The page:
MG: If you were a libriomancer, which books would be in your “go-to” arsenal?
JCH: I’d probably start with a Dungeons & Dragons role-playing manual that includes a list and description of various magical items, from rings of protection and flight to enchanted swords to stones that make you smarter and stronger. Plus a healing potion to take care of my diabetes. (Though in Isaac’s world, that most RPG manuals have been locked because they’re just too dangerous.) I’d probably get a Star Wars tie-in novel too, because I’d want a lightsaber, even though I’d likely end up slicing my own limbs off. Some sort of personal teleporter would be great too. The first one that comes to mind is from Doctor Who, so there’s another tie-in book. There’s a ton of good you could do with libriomancy, too. If you could use books to create food and water and energy? Or cure diseases? I could use Mira Grant’s book Feed to create the cure for cancer. It would take so long to explore the possibilities. Which means it might be smart to grab the first Harry Potter book so I could use the sorcerer’s stone and live long enough to catch up on all my reading.
MG: The bibliography at the end contains a few novels that don’t exist. Are you planning to write any of them?
JCH: At the moment, I’m not planning to, though I do like some of the ideas. V-Day was important enough that I needed to flesh out more detail, but I also had fun brainstorming the plot of Renfield, and I did a bit of research to make sure the basic idea for Rabid was plausible. Unfortunately, I just don’t have the time for all the books I’d like to write.
MG: The power behind libriomancy is the collective readers’ belief in the work. Do you think this power could lend itself to other forms, like art or music?
JCH: We do see one bard in Libriomancer. You don’t see much of Nicola Pallas’s power in book one, but she can definitely mess you up by humming a few strains of jazz. I’ve toyed with the idea of introducing a branch of libriomancy that works with video games, though I’m not sure that would hold up, given the rules I’ve put in place. I’m also thinking about adding a libriomancer who uses poetry for the next book.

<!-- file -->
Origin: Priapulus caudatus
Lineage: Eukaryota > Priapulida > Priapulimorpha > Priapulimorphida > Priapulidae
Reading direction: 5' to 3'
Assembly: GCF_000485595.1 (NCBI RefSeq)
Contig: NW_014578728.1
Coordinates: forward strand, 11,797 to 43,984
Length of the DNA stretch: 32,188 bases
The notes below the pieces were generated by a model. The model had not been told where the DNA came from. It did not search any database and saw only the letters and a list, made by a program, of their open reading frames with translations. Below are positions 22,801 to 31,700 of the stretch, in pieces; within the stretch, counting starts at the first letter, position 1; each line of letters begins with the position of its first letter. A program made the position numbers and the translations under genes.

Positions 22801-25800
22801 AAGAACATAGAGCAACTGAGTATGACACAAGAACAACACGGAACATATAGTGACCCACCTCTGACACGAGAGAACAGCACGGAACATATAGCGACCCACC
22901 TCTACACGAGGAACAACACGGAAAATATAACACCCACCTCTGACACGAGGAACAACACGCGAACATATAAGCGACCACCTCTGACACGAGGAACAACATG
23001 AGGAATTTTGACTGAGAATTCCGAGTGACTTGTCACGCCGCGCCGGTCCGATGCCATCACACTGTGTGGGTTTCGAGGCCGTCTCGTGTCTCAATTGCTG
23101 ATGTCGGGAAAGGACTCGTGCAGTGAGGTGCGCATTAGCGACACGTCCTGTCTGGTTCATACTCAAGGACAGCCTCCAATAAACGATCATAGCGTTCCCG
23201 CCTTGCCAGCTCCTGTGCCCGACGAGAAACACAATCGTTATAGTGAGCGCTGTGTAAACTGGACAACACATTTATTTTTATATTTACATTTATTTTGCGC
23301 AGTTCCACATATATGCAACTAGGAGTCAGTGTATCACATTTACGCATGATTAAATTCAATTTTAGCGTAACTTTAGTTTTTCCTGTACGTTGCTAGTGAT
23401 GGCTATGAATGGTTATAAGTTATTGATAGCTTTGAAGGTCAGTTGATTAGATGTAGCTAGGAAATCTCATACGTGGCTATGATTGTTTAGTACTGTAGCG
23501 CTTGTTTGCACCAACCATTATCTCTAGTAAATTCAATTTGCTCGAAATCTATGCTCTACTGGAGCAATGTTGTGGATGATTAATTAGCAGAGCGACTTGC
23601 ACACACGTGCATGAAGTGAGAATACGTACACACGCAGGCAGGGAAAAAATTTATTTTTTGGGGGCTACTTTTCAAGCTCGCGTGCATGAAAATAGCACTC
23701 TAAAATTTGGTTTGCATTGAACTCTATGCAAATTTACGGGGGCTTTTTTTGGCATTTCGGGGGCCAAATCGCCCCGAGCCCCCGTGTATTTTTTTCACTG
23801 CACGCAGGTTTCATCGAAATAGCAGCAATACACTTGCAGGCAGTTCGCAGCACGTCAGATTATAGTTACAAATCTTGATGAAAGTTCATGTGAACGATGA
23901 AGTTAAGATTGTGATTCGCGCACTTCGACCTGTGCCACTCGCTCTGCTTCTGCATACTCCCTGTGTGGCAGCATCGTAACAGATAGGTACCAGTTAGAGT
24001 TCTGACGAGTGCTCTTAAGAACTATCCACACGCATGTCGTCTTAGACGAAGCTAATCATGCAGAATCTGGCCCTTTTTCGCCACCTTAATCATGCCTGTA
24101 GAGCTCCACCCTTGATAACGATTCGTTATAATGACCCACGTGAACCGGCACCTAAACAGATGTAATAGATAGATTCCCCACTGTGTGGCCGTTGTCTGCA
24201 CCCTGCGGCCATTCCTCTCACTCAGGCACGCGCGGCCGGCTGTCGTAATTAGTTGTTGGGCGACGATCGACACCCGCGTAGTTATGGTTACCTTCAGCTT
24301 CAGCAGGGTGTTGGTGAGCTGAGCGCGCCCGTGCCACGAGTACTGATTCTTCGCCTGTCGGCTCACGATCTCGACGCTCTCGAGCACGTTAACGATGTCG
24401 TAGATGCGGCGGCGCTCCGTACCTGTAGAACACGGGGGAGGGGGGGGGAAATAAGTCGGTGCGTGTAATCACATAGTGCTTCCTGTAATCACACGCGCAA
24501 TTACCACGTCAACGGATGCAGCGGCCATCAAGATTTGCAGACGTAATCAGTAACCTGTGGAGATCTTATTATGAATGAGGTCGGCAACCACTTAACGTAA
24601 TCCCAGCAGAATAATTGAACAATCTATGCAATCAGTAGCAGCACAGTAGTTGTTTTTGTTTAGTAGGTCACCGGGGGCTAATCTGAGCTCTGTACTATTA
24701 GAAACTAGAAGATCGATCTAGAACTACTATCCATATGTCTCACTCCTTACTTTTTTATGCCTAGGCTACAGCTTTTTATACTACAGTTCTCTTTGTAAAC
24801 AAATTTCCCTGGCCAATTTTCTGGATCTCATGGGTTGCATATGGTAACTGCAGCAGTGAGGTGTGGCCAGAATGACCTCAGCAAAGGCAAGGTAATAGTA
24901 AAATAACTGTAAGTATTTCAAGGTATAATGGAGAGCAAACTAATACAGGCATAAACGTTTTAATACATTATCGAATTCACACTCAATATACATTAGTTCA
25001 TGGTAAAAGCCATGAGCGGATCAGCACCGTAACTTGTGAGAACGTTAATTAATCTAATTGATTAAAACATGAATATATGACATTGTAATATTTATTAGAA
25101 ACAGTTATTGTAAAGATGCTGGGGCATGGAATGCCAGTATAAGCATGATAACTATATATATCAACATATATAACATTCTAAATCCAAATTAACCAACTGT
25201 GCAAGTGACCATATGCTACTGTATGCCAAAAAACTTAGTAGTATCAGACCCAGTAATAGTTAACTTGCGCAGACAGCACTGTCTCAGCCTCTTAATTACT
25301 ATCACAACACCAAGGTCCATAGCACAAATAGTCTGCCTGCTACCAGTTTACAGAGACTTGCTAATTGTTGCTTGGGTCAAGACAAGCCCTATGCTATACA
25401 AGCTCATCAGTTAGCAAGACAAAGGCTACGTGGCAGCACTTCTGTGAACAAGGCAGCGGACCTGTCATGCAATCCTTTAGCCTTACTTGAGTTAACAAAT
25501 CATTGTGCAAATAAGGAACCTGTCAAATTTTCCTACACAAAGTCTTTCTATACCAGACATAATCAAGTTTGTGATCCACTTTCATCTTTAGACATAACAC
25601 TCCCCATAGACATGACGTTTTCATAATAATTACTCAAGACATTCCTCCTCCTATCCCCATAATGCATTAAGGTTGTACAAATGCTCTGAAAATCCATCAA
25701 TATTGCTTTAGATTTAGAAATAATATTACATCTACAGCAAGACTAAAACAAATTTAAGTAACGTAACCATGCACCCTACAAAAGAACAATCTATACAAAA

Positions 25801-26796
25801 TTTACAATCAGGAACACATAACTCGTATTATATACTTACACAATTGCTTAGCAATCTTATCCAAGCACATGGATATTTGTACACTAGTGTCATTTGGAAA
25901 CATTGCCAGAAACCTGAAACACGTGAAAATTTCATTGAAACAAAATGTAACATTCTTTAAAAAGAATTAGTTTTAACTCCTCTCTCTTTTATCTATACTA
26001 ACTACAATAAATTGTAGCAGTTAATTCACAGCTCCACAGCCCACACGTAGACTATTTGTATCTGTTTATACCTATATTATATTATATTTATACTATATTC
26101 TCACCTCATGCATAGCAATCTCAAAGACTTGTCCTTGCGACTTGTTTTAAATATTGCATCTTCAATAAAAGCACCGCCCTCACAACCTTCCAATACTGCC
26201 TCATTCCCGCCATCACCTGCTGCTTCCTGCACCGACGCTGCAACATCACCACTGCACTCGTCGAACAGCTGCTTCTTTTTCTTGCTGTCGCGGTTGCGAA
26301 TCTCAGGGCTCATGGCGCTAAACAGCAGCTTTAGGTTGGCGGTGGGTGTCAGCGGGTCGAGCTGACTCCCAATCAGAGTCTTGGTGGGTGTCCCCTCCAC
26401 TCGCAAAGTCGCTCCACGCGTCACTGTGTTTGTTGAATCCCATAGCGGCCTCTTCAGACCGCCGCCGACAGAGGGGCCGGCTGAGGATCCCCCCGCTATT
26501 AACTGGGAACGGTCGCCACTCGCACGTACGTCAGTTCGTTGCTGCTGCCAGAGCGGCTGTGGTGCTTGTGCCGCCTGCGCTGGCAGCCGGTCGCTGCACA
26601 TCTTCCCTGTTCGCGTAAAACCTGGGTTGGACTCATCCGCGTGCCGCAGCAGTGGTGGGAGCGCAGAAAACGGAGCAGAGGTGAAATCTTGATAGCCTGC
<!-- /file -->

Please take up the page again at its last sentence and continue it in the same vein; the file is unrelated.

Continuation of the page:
MG: Are the authors of the made-up books friends of yours, and if so, how does one get a chance to write a made-up book in Isaac’s world?
JCH: Only two. Ann Crispin is someone I’ve chatted with a bit online, and she’s done a great deal for writers in general through her work with Writer Beware. Given her history writing Star Trek novels, I asked if she’d mind being credited for Vulcan’s Mirror. My friend Catherine Shaffer is one of the people I talked to about the plot for Rabid, so it seemed appropriate to make her the author. (It’s the kind of book I could totally see her writing.) I tried not to make up very many books, because it would be too easy to cheat. If Isaac gets into trouble, I could just make up a book that has exactly what he needs for that situation. As for how to become a made-up author in the Magic ex Libris series, I’m currently accepting bribes in the form of chocolate chip cookies and cheesecake.
See this week’s issue for the rest of the Q&A, including Jim’s explanation of why he made the daring choice of writing a straight male protagonist! (And if you’re not a subscriber, just be patient; it’ll be out from behind the paywall after a week.)